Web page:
G. A. Wells★
It is customary today to dismiss with amused contempt the suggestion that Jesus never existed. The question was hotly debated at the beginning of this century, 1 and scholars who at that time denied his historicity impaired their case in three ways: they tried to explain away his biography by unduly stressing its parallels with the lives of pagan gods, thus obscuring the fact that, as Christianity is Jewish in origin, it is its Jewish background that is primarily important; they set aside as interpolations all passages they found inconvenient, particularly those in the New Testament books written earlier than the gospels that might be taken as confirming the record of the gospels; and they were sometimes badly wrong in their dating of the documents, misled here by radical Dutch theologians of the day (e.g., W. C. van Manen) who regarded all the Pauline letters, the earliest witnesses to a human Jesus, as second-century forgeries. The tone of the whole controversy was also highly polemical and lacking in the detachment necessary for fruitful inquiry. Because a defective case was argued seventy years ago, most scholars today think it certain that Jesus did exist. I shall try to show that, whatever the final upshot of the debate may be, there are good reasons for at least doubting this.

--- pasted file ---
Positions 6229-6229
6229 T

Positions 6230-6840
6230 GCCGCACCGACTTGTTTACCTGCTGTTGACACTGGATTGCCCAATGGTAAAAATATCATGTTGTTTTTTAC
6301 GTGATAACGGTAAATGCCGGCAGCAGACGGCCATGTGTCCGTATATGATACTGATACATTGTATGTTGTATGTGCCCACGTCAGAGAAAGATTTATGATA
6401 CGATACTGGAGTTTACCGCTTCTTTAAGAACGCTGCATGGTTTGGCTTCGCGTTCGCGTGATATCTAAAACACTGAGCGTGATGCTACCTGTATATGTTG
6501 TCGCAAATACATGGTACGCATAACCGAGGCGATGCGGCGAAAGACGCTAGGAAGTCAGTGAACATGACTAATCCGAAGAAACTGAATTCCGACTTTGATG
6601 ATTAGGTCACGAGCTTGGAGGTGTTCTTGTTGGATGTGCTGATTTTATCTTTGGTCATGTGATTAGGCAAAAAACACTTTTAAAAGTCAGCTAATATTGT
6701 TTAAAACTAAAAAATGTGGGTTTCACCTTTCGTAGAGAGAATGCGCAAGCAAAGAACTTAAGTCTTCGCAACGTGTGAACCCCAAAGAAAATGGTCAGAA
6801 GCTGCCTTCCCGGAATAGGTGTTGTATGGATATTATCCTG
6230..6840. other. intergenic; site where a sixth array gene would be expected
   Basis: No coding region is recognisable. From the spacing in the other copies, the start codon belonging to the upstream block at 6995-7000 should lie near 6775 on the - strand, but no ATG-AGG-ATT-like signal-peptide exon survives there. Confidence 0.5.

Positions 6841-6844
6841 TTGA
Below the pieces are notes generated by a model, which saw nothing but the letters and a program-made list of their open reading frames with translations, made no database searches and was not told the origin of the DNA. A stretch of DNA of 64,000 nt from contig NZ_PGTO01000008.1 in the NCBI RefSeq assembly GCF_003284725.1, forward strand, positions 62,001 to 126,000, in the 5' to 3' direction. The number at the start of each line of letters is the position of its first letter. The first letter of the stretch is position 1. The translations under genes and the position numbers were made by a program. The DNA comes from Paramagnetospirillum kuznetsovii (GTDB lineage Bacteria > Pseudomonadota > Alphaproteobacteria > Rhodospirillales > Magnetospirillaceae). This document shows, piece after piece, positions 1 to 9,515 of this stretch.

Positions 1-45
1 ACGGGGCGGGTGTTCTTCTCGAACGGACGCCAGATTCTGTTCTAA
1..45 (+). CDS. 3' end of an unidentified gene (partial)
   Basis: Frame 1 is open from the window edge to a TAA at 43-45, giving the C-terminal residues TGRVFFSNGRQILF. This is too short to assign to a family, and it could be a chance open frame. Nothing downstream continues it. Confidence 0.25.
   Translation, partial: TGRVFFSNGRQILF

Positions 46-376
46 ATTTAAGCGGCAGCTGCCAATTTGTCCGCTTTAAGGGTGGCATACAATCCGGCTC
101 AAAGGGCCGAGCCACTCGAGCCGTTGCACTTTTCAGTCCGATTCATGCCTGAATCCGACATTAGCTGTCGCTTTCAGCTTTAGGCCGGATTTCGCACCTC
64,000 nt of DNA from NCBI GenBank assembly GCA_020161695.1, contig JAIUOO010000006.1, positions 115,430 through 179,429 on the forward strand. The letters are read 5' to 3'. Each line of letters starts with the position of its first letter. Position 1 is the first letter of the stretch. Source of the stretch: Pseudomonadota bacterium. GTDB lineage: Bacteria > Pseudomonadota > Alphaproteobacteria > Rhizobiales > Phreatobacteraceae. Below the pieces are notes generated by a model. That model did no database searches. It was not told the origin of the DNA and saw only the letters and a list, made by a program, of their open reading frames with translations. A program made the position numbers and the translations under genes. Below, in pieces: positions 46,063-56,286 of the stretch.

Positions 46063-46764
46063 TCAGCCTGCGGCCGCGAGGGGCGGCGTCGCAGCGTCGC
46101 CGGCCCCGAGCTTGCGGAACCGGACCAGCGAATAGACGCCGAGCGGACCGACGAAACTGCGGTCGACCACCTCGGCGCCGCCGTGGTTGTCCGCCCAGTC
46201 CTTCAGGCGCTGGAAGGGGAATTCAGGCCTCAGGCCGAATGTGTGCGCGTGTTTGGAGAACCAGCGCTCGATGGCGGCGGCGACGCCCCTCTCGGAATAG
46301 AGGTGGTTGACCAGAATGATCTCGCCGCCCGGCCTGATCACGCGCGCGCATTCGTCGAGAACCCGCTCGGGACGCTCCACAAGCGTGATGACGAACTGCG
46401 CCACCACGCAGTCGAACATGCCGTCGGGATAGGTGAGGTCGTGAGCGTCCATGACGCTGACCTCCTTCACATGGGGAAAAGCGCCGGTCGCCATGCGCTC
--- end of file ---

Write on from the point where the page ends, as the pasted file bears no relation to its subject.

The sparse notices of Jesus from pagan or Jewish writers are too late in their dates of origin to be accepted as evidence independent of Christian tradition. Tacitus, for instance, merely repeated in the second century what Christians already believed about Christ. The references to Jesus in the Talmud also date only from the beginning of the second century. 2 There are admittedly two passages about him in the first-century Jewish historian Josephus. But no one can accept the glowing paragraph that is the longer of these two as from the hand of this orthodox Jew, and it has to be regarded as being at best a Christian reworking of a passage original-____________________